My research is focused on sculpture in 19th century France and Britain, and on the decorative arts.
I am completing a new monograph, Sculptural Experiments in Britain, 1837-1901 (Manchester University Press). In recent decades, the scholarship on 19th-century British sculpture has been dominated by the New Sculpture of the 1870s onwards, and by a series of discrete case studies of individual sculptors and artworks. In contrast, my study considers the breadth of sculptural experimentation throughout Victoria’s reign. At its heart is a study of how sculptors attempted to make sculpture more relevant to contemporary life. It focuses on five key areas of contested sculptural activity: the first sculptor societies and their promotion of British sculpture; the portrait statue and modern clothing in sculpture; the influence of Christianity in both secular and church sculpture; sentimentality and the everyday; and a reassessment of the New Sculpture.
My research also focuses on the intersection of the arts. My book, Sculptors and Design Reform in France, 1848 to 1895: Sculpture and the Decorative Arts (Ashgate, 2014), argues for the inclusion of the decorative in the history of sculpture. Current projects include a cross-disciplinary collaboration on sculpture and the decorative with Dr Imogen Hart (University of California, Berkeley). We are co-editing Sculpture and the Decorative in Britain and Europe, 17th Century to Contemporary (Bloomsbury Academic). I am also interested in the history of the decorative in museums and galleries, and their location within art historical discourse.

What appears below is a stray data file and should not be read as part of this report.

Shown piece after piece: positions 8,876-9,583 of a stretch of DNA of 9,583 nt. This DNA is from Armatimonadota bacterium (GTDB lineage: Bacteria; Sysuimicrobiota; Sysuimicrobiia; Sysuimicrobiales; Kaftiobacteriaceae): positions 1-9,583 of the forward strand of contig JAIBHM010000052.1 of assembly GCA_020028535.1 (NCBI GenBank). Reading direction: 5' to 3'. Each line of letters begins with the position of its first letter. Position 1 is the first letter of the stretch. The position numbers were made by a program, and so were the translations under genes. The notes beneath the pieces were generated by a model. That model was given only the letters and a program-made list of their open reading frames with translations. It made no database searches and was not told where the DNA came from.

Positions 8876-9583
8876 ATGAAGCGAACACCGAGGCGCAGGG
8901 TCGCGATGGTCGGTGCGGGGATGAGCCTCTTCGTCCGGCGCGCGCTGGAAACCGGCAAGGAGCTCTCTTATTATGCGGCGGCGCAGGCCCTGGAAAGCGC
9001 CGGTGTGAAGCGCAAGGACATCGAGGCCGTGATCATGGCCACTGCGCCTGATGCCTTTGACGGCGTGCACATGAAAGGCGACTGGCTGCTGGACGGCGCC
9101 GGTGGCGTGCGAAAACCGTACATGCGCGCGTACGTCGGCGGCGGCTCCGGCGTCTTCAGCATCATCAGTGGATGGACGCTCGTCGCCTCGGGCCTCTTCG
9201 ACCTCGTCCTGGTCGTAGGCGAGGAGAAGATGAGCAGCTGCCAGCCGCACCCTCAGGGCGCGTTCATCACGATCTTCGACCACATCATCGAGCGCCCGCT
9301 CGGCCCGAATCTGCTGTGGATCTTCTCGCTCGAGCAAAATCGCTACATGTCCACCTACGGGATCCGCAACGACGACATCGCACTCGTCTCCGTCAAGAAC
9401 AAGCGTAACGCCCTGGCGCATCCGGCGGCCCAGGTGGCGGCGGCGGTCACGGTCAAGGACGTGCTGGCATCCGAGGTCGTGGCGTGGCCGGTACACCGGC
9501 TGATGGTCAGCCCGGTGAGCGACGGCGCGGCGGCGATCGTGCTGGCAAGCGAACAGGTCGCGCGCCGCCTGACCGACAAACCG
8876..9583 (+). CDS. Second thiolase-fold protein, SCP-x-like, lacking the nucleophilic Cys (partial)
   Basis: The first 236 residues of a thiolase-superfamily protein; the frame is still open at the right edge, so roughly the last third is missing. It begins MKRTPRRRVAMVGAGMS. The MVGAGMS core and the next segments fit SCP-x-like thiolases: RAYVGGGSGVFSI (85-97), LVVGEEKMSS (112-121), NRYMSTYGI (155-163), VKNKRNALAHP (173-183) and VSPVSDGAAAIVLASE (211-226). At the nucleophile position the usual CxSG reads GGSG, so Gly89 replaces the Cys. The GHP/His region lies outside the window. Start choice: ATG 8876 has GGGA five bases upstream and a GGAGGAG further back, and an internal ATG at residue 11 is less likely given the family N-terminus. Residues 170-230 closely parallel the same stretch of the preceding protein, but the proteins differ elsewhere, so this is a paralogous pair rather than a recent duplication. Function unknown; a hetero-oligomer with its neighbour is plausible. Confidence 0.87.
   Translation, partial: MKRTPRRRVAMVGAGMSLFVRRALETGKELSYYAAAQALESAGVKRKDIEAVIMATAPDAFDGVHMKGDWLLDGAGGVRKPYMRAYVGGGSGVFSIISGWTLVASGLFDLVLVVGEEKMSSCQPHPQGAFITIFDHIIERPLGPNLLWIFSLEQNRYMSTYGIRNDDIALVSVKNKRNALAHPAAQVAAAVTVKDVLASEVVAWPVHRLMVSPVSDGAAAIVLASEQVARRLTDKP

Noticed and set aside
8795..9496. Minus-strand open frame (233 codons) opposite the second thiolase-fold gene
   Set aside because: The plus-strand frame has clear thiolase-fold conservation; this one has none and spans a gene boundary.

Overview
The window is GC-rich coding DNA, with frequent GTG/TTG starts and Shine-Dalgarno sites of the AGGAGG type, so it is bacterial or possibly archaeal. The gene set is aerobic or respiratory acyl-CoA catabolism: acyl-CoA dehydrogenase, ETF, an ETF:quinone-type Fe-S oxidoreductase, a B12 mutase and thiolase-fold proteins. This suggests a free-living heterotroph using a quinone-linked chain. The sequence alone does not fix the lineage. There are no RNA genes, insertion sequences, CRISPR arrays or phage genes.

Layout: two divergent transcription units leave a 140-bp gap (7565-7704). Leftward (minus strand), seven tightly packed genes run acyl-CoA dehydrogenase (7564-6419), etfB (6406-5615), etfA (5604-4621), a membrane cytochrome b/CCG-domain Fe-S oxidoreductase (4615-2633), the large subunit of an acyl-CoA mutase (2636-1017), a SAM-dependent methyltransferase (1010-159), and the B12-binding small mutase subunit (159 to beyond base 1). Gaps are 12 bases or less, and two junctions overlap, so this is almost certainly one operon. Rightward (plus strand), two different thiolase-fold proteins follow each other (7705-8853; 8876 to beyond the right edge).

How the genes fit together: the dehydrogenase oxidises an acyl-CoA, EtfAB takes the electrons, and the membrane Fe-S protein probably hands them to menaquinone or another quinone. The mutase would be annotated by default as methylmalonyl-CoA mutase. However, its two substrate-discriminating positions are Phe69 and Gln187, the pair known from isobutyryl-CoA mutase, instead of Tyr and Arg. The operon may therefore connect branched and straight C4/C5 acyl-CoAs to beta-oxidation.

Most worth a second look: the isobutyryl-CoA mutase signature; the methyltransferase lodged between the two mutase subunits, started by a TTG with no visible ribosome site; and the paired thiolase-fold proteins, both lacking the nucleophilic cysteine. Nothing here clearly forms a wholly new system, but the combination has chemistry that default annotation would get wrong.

I engage with questions including discourses of materials and of making; the hierarchy of the arts; reproduction and its histories; histories of display; the international movement and reception of artworks; art and industry; and artistic engagements with histories of art.
I am currently developing a project on sculpture, childhood and adolescence.